Pete Greig, one of the pioneers of the 24/7 prayer movement
Pete Greig, one of the pioneers of the 24/7 prayer movement

You’re asking for other people to engage with. Of course, there is the tradition of John Main and Laurence Freeman. I’m a member of the Eckhart Society – there is a huge renewed interest in Meister Eckhart. Then there is the Eastern tradition on the Holy Mountain, where you will find monks who have gone through the psychic phase and started to live an authentic spiritual life. In the UK, the 24 / 7 prayer movement is one place one could look – Pete Greig is the real thing. He’s a good man. And there are some books one could read, such as Olivier Clemont’s The Roots of Christian Mysticism, or Thomas Keating’s Open Heart, Open Mind; or Mark McIntosh’s Mystical Theology.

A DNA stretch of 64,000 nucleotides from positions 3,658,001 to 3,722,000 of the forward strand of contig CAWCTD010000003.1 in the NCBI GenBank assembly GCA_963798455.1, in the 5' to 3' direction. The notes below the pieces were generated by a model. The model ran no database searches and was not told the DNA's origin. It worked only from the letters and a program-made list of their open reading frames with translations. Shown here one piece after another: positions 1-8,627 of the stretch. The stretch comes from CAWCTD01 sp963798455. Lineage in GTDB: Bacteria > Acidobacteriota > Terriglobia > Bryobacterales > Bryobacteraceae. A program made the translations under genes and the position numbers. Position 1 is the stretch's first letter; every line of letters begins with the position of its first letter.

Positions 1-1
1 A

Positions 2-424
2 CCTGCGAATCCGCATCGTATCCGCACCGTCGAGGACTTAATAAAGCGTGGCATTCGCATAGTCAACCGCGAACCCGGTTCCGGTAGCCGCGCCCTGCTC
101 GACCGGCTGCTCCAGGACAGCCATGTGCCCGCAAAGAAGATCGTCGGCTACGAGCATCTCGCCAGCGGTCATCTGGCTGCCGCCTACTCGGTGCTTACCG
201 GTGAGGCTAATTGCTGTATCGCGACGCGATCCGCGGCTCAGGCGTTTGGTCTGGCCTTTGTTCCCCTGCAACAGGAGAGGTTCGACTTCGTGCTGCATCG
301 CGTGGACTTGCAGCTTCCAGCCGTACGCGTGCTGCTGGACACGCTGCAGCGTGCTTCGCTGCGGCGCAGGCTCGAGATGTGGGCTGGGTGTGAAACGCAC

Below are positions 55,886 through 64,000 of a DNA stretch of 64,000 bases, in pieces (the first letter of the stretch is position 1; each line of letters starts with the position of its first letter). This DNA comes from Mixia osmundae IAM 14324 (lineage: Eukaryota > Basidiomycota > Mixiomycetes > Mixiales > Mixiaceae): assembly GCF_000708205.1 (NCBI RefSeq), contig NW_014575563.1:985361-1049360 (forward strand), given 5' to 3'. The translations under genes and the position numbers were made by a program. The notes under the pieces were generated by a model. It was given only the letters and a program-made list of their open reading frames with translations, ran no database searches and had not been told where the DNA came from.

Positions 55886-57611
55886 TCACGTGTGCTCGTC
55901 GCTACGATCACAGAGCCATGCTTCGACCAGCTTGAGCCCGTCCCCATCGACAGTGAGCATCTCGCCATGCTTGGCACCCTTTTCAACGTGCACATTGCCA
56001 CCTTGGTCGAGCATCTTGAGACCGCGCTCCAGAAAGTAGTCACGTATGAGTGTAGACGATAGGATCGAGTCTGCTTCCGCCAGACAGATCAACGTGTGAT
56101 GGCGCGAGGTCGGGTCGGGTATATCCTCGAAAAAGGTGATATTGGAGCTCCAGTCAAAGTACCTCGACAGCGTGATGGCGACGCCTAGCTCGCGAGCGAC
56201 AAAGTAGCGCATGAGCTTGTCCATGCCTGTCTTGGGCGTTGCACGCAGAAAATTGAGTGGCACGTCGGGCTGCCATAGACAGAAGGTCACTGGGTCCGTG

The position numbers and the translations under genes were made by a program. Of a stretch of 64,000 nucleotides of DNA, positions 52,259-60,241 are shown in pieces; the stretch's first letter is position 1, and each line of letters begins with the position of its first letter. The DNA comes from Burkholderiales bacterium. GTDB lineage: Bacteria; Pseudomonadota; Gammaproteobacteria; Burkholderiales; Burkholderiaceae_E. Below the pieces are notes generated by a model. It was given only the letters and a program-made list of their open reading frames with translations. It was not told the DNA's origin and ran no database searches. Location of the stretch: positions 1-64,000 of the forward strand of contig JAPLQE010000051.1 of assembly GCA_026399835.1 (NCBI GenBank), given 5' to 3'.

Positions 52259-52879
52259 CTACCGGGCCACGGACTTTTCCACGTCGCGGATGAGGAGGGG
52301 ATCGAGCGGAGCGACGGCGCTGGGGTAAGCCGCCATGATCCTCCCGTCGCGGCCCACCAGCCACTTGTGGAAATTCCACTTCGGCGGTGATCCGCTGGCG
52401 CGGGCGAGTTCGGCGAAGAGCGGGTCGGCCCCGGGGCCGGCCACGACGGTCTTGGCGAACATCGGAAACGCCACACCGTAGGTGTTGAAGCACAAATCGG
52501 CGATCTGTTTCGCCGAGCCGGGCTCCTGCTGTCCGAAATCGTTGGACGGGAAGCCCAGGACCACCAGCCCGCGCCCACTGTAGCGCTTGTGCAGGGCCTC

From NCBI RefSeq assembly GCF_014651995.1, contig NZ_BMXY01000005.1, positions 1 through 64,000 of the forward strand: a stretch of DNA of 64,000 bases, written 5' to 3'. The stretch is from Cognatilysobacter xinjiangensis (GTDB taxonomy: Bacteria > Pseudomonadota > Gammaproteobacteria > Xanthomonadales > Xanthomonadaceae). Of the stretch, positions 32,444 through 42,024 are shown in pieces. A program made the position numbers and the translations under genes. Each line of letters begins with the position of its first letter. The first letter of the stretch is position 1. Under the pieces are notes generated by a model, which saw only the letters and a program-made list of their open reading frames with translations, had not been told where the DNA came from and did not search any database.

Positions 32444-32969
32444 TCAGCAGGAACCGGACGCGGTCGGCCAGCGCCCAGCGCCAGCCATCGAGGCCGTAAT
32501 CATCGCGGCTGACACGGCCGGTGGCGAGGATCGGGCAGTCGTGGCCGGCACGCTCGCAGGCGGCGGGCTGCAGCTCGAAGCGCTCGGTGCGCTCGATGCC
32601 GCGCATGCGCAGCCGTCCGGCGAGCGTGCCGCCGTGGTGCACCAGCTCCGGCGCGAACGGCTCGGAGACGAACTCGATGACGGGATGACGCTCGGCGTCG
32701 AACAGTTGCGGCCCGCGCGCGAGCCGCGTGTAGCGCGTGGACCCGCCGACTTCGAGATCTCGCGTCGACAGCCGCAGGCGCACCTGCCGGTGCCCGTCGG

But alas we do not have many places where one can go today to learn and practice contemplation – we are very needy.

What about academic centres where contemplative practices could be studied and practiced?

The difficulty is that academia has sold out to a methodology which really depends on something all modern people must use – the experimental method, the metrics – and in this realm, that’s not applicable. The only thing you can do is be clear about the fruits of various practices.

The tree of knowledge was so fatal because it was knowledge wrenched from its source, and lying in atomized bits and pieces. We don’t seek illumination from the whole but from bits and pieces. This is one of the reasons why this civilization is in grave peril. Its arrogance is enormous. It still thinks it can preach to the whole world in the name of some very limited and abstract notions. It is indeed a civilization that is deeply needy.